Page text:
|Lettice Newdigate, aged two, 1606|
Much as I'd love to say you really must go to Fashion&Gardens at the Garden Museum - incredibly, it is supposed to be the first-ever exhibition about gardening and fashion - the truth is that it is a charming, but tiny display, the admission charge is hefty when you'd be hard pressed to spin out the visit for 15 minutes, and unfortunately it's a great idea that would have been carried out far better by the Fashion Museum or the V&A. In fact, it's so skimpy that you'd learn more from reading the feature in last month's Vogue. There's hardly any frocks and, given the restrictions on space, the curator made some bizarre choices; a shiny purple Burberry mac has only a very tenuous connection with gardening in my mind. There is, however, one fabulous Valentino opera coat. This review from the Standard, though, clearly written by someone who hadn't been to the show, makes it sound much more fabulous than it is and most of what's mentioned isn't in the exhibition at all.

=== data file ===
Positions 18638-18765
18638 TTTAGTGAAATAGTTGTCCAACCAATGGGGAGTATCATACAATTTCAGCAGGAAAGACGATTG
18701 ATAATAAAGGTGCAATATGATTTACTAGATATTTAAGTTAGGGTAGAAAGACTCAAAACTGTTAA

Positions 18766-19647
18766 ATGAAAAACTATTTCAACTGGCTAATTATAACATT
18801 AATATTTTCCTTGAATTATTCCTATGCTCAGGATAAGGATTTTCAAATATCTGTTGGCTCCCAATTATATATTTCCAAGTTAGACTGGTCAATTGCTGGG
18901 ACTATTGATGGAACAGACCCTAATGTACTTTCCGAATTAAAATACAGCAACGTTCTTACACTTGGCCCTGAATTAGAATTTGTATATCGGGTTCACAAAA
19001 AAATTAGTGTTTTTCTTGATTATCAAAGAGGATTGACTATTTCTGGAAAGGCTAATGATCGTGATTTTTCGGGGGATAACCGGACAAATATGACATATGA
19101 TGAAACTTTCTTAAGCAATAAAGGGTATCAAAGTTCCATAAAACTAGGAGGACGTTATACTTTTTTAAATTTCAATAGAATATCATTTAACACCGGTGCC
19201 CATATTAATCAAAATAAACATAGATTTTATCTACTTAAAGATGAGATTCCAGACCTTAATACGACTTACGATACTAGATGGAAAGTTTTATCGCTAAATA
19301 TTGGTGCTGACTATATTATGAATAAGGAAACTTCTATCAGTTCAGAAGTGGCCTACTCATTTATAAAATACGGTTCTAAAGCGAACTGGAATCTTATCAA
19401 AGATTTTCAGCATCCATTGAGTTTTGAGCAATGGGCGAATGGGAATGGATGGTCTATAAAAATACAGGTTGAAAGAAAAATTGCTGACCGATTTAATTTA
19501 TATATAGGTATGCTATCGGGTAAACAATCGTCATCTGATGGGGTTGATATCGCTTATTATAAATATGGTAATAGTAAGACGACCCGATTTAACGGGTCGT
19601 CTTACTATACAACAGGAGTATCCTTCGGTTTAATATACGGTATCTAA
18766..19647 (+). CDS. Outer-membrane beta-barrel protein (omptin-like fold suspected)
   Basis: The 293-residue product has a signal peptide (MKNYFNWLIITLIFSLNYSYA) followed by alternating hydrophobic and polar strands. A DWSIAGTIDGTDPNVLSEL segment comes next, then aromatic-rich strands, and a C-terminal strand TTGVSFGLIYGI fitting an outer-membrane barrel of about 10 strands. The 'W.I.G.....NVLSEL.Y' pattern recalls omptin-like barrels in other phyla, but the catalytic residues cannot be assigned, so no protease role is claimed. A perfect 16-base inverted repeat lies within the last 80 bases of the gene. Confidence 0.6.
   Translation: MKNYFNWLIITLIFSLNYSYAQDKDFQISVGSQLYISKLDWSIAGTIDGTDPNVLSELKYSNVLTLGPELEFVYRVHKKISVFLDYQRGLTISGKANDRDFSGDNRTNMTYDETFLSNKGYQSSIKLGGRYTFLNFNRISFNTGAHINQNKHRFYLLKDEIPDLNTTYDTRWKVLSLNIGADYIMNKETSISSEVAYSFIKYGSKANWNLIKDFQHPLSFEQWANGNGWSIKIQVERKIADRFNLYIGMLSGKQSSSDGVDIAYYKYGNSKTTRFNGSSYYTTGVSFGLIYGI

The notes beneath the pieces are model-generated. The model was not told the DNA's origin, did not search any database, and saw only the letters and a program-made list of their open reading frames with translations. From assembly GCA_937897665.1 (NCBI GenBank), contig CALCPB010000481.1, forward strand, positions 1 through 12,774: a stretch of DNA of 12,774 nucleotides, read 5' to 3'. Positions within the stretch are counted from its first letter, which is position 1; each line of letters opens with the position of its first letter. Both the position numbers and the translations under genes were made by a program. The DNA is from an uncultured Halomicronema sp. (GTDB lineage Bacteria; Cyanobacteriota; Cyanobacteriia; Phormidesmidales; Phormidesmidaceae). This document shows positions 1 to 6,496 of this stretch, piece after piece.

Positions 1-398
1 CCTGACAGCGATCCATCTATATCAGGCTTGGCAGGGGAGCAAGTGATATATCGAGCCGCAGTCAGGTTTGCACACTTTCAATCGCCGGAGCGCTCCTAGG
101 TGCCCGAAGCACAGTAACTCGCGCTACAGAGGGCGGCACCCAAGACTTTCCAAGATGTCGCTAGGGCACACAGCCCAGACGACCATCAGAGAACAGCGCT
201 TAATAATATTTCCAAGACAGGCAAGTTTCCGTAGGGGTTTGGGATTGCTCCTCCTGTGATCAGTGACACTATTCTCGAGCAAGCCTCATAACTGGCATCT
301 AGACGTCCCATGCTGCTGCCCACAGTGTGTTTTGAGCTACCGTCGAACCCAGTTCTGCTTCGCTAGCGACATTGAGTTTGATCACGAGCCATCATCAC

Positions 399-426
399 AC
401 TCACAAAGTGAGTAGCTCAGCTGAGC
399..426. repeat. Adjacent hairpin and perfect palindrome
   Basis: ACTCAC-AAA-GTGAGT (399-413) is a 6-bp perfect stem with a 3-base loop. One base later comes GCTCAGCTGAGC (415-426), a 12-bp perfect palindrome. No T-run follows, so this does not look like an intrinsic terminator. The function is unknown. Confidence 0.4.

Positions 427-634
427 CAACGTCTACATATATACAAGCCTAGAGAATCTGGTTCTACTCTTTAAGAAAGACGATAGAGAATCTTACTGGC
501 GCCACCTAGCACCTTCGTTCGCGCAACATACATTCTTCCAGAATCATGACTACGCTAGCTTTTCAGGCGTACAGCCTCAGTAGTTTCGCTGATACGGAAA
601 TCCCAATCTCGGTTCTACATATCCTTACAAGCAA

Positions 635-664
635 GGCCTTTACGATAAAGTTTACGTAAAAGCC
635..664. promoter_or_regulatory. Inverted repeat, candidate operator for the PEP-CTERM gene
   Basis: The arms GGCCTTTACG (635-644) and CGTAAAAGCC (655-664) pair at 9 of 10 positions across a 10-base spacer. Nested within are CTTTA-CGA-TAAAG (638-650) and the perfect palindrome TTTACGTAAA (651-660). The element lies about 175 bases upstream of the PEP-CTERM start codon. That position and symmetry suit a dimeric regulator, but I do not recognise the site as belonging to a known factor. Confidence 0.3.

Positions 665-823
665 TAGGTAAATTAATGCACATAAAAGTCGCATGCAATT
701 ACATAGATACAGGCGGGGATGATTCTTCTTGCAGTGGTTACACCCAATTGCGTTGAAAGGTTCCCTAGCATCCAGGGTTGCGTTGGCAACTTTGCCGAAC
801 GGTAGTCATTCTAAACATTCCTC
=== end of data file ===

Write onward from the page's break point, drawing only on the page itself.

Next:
So a bit of a disappointment, but the amazing flower installation by Rebecca Louise Law was even better than last year's canopy of roses hanging from the ceiling ... this year she's gone mad with gerbera, allium, roses, bird of paradise flowers, gypsophila, anthurium, and many more, and all fresh tonight though they'll eventually fade away.
|(Jane Lloyd/Garden World Images)|
It would have been fun if they'd recreated this hair-do. Ladies kept their flowers fresh by burying vases in their wigs ... imagine, the mess when they leaked ... your powder would turn to glue. I suppose then, like now, you had to be the type to carry it off.